Secretary of State John Kerry said that the United States will sign a United Nations treaty regulating the international trade of small arms, a measure that has been met with resistance from some Congressional lawmakers concerned that the treaty could lead to new gun-control laws being implemented in the U.S.
Kerry issued a statement Sunday, saying that the United Nations Arms Trade Treaty (ATT) doesn’t threaten the 2nd Amendment:
The Treaty is an important contribution to efforts to stem the illicit trade in conventional weapons, which fuels conflict, empowers violent extremists, and contributes to violations of human rights. The Treaty will require the parties to implement strict controls, of the kind the United States already has in place, on the international transfer of conventional arms to prevent their diversion and misuse and create greater international cooperation against black market arms merchants. The ATT will not undermine the legitimate international trade in conventional weapons, interfere with national sovereignty, or infringe on the rights of American citizens, including our Second Amendment rights.
U.N. Secretary-General Ban Ki-moon said that the treaty gives nations throughout the world more power to regulate weapons transfers that sometimes put firearms in the hands of terror organizations.
“The eyes of the world are watching arms traders, manufacturers and Governments as never before,” Ban said.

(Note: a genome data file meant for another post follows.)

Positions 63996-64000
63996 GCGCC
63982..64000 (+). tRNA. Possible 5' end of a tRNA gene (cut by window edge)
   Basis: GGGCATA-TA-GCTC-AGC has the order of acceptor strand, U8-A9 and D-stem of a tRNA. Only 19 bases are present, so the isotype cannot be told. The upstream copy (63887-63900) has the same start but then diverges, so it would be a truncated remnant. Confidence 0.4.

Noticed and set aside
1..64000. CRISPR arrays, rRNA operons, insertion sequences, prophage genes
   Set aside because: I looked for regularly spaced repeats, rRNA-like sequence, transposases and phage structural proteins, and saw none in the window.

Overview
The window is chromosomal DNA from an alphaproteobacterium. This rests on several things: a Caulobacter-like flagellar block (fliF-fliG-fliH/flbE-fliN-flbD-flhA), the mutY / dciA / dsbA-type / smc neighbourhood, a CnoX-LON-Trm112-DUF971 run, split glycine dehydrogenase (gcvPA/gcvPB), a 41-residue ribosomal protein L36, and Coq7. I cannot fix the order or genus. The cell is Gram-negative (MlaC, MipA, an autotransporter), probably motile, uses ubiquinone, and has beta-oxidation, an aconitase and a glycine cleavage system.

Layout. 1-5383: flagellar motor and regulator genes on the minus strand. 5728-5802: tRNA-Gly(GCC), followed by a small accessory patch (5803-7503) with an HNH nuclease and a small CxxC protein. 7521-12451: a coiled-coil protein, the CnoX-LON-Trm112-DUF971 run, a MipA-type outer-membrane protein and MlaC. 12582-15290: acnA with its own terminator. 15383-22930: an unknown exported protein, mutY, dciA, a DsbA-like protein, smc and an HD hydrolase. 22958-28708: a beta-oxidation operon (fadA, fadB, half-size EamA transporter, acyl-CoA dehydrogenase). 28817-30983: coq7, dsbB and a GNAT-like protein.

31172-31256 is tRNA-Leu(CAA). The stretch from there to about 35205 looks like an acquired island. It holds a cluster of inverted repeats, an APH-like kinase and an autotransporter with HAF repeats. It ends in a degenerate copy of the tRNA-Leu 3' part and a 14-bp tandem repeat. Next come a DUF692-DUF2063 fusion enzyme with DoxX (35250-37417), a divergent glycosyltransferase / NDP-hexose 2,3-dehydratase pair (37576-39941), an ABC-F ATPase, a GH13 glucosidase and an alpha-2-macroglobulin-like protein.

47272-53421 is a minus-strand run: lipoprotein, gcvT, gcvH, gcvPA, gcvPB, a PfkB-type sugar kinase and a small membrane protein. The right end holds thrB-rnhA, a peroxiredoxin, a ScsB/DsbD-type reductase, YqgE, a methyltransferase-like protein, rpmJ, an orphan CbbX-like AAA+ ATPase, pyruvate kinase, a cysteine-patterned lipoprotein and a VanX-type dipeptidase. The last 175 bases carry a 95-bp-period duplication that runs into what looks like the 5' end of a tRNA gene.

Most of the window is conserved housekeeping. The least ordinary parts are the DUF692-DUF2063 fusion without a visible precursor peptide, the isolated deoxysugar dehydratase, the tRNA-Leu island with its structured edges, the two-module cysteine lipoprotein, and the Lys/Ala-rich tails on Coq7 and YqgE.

“The treaty will provide an effective deterrent against excessive and destabilizing arms flows, particularly in conflict-prone regions,” he continued. “It will make it harder for weapons to be diverted into the illicit market, to reach warlords, pirates, terrorists and criminals, or to be used to commit grave human rights abuses or violations of international humanitarian law.”
While President Barack Obama did not sign the treaty along with the U.K., France and other major Western allies during a signing ceremony in New York on Monday, his Administration vows the President’s support.
“We look forward to signing it as soon as the process of conforming the official translations is completed satisfactorily,” read Kerry’s statement.
Even if the President signs the treaty, however, it is unlikely to pass Congressional muster and garner the two-thirds support in the Senate required for ratification. Senators voted 53-46 for a symbolic measure opposing U.S. participation in the treaty in March— eight Democrats and all 45 Senate Republicans opposed it.